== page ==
If indeed there has been little or no cooperation by the government of Kenya in disclosing evidence, despite an order by the Trial Chamber, the prosecution should request further intervention from the Chamber. The Chamber has powers to compel Kenya to comply with its obligation to cooperate fully with the Court.

Where there are fundamental challenges regarding a state’s compliance in cooperating in the investigation and prosecution of a case, the Rome Statute allows for a consultative process to take place between the Court and the state. Should a state fail to comply, the matter may be referred to the Assembly of States Parties (ASP) to the Rome Statute.

This path, however, involves the undesirable situation where political considerations are invoked to deal with a legal problem. Nevertheless, the prosecutor has not yet exhausted all avenues available through the Chambers to seek Kenya’s full cooperation. It is unlikely that this is the last we will hear from the Office of the Prosecutor on the matter.

With the difficulties that the prosecution continues to face, one would assume that the prosecutor would, as in the case against Muthaura, withdraw charges against Kenyatta, a position that is supported by the Kenyatta defence in its reply to the prosecutions application. However, the prosecution has chosen instead to postpone proceedings and continue the fight. The question is how long the proceedings can be paused. It is unlikely that the Kenyan authorities will cooperate with the ICC during Kenyatta’s tenure as president. If he were re-elected for a second (and final) term in 2018, this could mean that cooperation might only occur after 2023.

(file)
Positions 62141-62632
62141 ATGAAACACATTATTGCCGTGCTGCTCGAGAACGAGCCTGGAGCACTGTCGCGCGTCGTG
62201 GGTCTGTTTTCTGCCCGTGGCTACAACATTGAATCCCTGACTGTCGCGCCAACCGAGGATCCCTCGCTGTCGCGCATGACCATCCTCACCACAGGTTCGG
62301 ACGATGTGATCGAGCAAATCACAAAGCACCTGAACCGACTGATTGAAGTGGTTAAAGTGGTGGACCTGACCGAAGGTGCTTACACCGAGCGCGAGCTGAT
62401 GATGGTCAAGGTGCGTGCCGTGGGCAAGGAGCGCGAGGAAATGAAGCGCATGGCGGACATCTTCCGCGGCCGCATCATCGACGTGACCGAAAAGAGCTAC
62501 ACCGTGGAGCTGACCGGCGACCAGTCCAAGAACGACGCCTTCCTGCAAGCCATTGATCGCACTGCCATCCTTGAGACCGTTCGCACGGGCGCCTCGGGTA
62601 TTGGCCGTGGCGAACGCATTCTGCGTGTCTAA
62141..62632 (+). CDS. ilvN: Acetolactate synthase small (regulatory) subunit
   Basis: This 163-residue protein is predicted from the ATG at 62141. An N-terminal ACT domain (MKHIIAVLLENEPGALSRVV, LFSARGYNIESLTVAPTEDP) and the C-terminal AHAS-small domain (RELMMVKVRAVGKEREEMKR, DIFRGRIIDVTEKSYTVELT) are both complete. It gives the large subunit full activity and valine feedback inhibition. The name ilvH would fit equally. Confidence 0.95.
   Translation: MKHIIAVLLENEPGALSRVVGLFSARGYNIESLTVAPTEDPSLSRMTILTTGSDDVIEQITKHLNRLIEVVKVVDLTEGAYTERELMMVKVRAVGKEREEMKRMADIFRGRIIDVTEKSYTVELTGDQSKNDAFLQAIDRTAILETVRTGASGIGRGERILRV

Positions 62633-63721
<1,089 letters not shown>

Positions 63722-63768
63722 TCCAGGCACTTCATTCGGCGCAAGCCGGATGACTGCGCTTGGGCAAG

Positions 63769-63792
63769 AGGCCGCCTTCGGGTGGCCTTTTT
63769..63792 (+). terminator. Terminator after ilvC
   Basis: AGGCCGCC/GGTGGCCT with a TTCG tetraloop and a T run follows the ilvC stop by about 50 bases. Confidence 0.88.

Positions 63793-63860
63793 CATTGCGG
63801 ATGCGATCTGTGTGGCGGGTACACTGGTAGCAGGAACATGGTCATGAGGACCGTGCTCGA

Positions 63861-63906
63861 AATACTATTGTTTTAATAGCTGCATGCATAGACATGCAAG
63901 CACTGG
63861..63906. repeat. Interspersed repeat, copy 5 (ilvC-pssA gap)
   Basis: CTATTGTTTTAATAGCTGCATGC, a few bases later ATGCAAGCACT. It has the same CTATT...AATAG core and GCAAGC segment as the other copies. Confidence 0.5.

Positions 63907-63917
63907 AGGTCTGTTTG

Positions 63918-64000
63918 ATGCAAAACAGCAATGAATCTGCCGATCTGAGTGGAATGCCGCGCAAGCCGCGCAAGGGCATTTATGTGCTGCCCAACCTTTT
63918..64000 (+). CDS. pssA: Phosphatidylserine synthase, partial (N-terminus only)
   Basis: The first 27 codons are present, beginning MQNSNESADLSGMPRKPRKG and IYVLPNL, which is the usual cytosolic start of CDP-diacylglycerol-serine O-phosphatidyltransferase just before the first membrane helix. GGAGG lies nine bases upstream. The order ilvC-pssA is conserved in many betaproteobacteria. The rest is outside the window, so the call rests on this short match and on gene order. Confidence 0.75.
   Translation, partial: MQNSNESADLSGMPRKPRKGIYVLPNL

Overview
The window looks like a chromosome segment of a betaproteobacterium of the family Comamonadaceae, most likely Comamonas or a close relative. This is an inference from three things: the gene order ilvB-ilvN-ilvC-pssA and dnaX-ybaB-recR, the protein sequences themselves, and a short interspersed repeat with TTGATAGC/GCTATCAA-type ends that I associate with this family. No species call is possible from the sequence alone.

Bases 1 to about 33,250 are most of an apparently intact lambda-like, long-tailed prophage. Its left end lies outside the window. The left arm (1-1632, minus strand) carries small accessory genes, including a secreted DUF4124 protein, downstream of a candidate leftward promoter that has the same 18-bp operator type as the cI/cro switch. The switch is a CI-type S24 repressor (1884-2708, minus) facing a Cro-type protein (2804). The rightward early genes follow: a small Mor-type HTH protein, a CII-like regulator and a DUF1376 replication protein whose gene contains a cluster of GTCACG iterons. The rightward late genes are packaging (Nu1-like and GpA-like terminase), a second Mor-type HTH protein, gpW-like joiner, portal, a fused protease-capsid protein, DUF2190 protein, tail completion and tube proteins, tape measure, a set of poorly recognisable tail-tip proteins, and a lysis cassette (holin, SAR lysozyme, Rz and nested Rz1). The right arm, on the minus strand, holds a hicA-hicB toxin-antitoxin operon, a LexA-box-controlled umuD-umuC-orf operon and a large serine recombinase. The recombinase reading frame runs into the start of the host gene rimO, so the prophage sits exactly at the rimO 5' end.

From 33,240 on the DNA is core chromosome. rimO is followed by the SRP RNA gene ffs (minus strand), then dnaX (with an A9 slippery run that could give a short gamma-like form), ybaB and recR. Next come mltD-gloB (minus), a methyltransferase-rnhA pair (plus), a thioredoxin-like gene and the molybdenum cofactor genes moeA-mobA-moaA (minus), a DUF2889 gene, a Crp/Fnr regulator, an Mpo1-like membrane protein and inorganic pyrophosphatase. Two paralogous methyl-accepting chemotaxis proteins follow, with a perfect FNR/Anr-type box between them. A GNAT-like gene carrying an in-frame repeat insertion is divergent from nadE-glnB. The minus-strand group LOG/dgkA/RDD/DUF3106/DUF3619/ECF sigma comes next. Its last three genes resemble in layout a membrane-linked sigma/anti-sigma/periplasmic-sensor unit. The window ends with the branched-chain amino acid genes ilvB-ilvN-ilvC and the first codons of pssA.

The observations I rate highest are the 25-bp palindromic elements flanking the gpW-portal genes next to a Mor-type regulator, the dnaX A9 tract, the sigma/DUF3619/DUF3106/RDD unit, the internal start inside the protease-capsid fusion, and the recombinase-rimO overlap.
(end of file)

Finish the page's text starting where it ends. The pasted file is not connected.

This raises an additional question on whether the prosecutor can or should seek indefinite postponement. The legality of such a request is open for debate, as an indefinite postponement would not be in keeping with Kenyatta’s right to an expeditious trial. Further, it is generally accepted that an undue delay of a trial against an accused can result in an acquittal. The prosecutor would certainly not take this risk, especially as victims’ groups continue to call for justice, contending that justice delayed inevitably means justice denied.

Arguably, this is also why the prosecutor does not intend withdrawing the charges. Indeed, withdrawing the charges would effectively quash any prospects of justice for the 20 000 victims in the case.

There are few, if any, cases in Kenyan courts relating to the 2007/8 post-election violence crimes. A report by a taskforce set up by the Director of Public Prosecutions of Kenya indicates that of the approximately 4 000 files related to post-election violence, very few meet or could meet the evidentiary standards to sustain a conviction by local courts.

In seeking postponement over a withdrawal, the underlying message from the prosecutor to the victims in the Kenyatta case is that their pain should not and will not be forgotten. The ball is now in the judges’ court.

Ottilia Anna Maunganidze, Researcher, Office of the Managing Director and Allan Ngari, Researcher, Transnational Threats and International Crime Division, ISS Pretoria